Further augmenting the RRP experience for consumers, Bedford Industries, Worthington, MN, offers a Double-Wire Tin Tie, which is suitable for grab-and-go products in stand-up bags and pouches. The closure offers retailers and consumers a bag reclosure feature that keeps products fresh, according to Beth Radloff, marketing specialist. Bedford offers an array of standard tie colors along with custom colors and printed tie for branding.
Snack producers and bakeries can integrate RRP production equipment into a fully automated packaging line. Charles Downer & Co. supplies single machines, such as case packers, as well as entire end-of-line systems.
Also, some companies, including Blueprint Automation, can integrate equipment with other OEMs to provide a complete turnkey packaging solution.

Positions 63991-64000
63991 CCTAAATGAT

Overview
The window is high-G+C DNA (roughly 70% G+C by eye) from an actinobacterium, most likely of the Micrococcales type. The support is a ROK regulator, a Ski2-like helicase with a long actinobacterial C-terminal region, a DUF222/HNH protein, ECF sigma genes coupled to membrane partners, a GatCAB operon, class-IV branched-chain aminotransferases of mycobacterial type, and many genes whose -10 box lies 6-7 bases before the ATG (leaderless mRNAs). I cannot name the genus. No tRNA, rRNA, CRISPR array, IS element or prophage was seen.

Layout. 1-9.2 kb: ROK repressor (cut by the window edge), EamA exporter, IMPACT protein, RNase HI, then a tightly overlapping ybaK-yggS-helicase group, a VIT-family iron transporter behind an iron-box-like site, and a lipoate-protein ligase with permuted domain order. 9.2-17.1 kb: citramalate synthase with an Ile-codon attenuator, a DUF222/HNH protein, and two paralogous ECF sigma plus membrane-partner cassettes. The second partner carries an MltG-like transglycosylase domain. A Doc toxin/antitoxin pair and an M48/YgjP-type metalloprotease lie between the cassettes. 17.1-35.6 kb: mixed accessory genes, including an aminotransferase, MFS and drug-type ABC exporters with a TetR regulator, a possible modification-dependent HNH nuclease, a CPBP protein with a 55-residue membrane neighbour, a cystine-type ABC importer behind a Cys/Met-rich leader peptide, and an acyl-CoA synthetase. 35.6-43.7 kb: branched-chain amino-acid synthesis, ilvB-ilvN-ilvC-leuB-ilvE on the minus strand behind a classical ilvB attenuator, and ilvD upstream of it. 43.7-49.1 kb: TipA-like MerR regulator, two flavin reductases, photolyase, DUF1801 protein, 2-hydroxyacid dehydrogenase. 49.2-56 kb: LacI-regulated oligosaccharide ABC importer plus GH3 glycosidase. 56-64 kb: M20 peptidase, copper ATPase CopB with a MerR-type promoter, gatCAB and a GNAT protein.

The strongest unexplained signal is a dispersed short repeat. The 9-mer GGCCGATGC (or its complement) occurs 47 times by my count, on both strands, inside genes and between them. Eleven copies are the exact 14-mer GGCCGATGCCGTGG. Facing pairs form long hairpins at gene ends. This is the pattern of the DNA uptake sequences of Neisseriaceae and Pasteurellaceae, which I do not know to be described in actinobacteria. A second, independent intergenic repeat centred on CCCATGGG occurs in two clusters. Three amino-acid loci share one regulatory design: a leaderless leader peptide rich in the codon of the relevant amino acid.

Retail-ready packaging insight from Georgia-Pacific
Nothing speaks louder than packaging at point-of-sale. It can immediately attract the attention of shoppers and promote the benefits of a product—which directly impacts consumer preference. Every detail matters.
In order to learn more about the potential for retail-ready packaging in today’s snack and bakery market, we reached out to Alex Green, vice president, consumer packaging, Georgia-Pacific Corrugated, Atlanta.
Douglas J. Peckenpaugh: Why is retail-ready packaging important to the snack industry?